Audacity 2.0.3 Can't figure out "sample data export" feature


I want to convert a music file into raw data such as a txt file, and I believe the “Sample data export” feature does exactly this. But I just can’t figure out how to use this feature… When I try to use that feature with default settings, I get an error message that says something along the lines of “Nyquist is Latin-1. Some incorrect UTF-8 characters have been converted.” Any suggestion on how to make this work would be greatly appreciated!

Unfortunately the plug-in author is on vacation, but are you importing a file to analyze, if so what is the complete path to that file (its file name and the names of the folders the file is in)?

Are your Region and Language “Format” options in Windows set to other than English?

Please press the “Debug” option in Sample Data Export instead of “OK”, then post the debug output from the window that says “Nyquist Output”. You can right-click in that window then choose Select All, then right-click again > Copy.


Hi Gale,

As you suspected, the complete path to that file contained a language other than English. After I changed the path so that English is the only language that is included, everything worked out. Thank you so much!

I have another question, though. I tried taking 1M samples (which I believe is the maximum) for an mp3 file that is 5 minutes and 15 seconds long and only got data for 22.67 seconds. Is there a way for me to get data for the entire file? (The only solution that I can think of at the moment is deleting the first 22.67 seconds in Audacity, taking another batch of 1M samples, and repeating this process until I have data for the entire file. But I’m wondering if there is a better method.) Thank you in advance!

OK. So I am clear, was that a problem with the path of the file you were writing the sample data to, or a problem with the path of a file you had imported it into Audacity?

Certainly I cannot write to a folder with a path S:é on Windows 7, but I was not aware of that limitation.

At 44100 Hz project rate, 1 million audio samples is 22.676 seconds (Hz means samples per second, so 1000000 samples divided by 44100 rate gives you 22.676 seconds to three decimal places).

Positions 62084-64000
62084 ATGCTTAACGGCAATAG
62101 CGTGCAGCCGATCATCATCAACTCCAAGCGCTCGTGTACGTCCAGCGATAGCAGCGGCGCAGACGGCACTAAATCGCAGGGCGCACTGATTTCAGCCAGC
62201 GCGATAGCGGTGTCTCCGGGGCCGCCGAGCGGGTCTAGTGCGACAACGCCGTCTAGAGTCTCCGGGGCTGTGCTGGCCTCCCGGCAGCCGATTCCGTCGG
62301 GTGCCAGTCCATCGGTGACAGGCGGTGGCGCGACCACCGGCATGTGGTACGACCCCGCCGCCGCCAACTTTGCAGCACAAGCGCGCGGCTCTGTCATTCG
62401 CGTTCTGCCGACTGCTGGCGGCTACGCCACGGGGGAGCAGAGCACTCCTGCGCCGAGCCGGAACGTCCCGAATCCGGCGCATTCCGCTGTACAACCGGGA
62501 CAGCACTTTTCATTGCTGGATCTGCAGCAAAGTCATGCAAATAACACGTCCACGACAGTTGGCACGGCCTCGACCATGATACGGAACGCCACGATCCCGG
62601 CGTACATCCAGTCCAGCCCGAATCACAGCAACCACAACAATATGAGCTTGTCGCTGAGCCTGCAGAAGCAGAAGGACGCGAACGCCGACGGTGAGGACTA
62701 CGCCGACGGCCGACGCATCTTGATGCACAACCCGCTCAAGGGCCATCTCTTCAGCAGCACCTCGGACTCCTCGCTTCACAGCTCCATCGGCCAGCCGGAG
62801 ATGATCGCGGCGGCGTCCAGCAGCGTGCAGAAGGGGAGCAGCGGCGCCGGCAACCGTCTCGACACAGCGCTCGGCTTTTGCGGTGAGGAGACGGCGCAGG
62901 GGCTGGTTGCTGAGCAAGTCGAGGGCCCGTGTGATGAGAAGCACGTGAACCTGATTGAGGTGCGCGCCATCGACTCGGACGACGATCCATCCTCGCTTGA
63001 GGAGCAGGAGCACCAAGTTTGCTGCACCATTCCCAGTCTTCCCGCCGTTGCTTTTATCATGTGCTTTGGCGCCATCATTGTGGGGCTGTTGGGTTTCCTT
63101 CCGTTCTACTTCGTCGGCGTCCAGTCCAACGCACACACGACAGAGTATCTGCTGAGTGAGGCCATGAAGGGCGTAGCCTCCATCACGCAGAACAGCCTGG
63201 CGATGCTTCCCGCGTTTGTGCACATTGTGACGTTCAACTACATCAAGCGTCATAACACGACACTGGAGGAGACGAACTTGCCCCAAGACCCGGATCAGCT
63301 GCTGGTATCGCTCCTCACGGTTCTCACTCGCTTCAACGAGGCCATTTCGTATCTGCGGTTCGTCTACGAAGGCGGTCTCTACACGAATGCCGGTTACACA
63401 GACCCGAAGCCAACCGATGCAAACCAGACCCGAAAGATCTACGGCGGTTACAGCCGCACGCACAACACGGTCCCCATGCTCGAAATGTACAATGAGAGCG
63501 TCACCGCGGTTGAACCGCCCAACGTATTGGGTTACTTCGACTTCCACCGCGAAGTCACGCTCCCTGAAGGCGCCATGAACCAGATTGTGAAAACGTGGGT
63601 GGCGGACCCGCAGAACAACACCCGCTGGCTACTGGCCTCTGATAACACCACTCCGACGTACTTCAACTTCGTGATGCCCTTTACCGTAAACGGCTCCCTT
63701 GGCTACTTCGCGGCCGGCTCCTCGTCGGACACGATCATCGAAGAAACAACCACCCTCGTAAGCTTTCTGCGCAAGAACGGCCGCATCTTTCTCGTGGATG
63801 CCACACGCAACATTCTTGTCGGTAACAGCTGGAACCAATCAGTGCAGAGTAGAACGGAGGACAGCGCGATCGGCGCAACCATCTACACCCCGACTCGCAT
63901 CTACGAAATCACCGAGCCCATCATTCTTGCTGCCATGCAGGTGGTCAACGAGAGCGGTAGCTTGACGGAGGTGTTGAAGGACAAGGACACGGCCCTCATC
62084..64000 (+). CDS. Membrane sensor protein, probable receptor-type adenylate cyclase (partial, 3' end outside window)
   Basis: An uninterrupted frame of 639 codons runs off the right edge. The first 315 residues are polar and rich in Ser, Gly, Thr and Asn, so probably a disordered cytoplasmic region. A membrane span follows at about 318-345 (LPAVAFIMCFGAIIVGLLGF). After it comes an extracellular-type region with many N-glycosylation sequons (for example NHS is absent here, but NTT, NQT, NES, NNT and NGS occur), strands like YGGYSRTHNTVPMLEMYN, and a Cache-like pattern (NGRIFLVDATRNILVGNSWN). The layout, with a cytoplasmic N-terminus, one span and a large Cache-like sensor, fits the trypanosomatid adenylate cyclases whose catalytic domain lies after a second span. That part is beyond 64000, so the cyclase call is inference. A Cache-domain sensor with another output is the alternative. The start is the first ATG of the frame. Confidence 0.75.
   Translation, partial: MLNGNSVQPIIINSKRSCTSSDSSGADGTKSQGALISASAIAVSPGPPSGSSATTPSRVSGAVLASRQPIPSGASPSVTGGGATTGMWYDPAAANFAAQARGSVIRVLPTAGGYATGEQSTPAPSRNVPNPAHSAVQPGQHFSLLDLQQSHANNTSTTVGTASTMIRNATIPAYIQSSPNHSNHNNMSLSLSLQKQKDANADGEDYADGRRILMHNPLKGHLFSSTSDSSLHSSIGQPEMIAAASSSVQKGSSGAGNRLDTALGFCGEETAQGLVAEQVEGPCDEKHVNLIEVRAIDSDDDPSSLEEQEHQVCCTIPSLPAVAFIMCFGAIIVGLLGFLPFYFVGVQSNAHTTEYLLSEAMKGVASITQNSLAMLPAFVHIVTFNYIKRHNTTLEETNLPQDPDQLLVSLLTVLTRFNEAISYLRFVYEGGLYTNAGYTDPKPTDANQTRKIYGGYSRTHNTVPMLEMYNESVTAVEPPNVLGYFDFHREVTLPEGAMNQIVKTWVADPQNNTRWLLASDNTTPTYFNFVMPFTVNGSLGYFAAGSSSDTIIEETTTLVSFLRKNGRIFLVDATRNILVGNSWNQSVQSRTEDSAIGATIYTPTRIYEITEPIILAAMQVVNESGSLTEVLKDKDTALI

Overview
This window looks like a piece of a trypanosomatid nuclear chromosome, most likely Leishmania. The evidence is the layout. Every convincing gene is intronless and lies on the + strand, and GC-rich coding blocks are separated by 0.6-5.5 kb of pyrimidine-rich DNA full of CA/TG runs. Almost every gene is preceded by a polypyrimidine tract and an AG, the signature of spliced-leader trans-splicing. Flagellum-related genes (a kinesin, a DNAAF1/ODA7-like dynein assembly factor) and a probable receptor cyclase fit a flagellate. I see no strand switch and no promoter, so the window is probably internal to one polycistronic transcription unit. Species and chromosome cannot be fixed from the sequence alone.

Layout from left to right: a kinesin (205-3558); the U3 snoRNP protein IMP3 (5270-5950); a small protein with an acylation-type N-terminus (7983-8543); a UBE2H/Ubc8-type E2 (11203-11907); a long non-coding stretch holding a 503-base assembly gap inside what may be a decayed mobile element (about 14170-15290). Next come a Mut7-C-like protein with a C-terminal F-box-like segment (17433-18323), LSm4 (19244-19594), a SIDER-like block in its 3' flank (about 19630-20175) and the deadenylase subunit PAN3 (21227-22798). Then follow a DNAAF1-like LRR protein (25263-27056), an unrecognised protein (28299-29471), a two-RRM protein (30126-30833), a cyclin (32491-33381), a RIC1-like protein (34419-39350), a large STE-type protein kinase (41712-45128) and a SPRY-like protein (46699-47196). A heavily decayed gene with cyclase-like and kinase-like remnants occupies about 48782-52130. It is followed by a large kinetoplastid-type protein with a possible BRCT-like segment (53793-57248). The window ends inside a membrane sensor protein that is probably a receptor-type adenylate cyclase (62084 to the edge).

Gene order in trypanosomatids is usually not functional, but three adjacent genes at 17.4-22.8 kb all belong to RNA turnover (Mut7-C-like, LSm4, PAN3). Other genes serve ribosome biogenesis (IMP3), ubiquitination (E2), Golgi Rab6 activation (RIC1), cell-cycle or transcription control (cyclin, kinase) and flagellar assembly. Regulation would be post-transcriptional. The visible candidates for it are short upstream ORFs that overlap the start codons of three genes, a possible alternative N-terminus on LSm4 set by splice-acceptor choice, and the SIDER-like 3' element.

If you want you can open sample-data-export.ny in Notepad, turn word wrap off, then find line 90 and carefully change it from

(if (> number 1000000)

to some other larger number such as

(if (> number 2000000)

But this is a risk. Audacity may crash and the text files produced may be too large to open. So don’t say we did not tell you. :wink:


Both, actually. I tried to create a txt file with the sample data in the same folder as the file I had imported into Audacity. (The folder name contained some foreign characters.) So I’m not sure which of the two paths caused the problem. But my guess would be that neither the ‘imported-file’ path nor the ‘sample-data-export’ path can contain foreign characters for the ‘sample data export’ feature to work.

And thanks for the suggestion! I will play around with the number and I won’t blame you if things don’t turn out well haha.

Hi Gale,

I have another question. Is there a way for me to change the sampling rate? I think that would save me the trouble of iteratively sampling and then deleting 22.167 seconds or risking a crash by changing the number in line 90 to 2 million or greater. Thanks in advance!

It’s not only the crash risk. Many programs won’t open text files that are many MB’s in size.

If you reduce the sample rate there will be fewer samples which means you will lose the high frequencies. The song will sound “dull” at sample rates below the default 44100 Hz. If that’s what you want, change the “Project Rate” bottom left to a lower rate then Tracks > Resample.

Wavosaur (not made by us) has a similar data export feature that does not have sample limits that I know of - but once again, if you can’t open the text files it writes it will be a pointless exercise.


Oh I see… Thank you so much for all the help, Gale! I’ll look into the different options and choose whatever works best for me.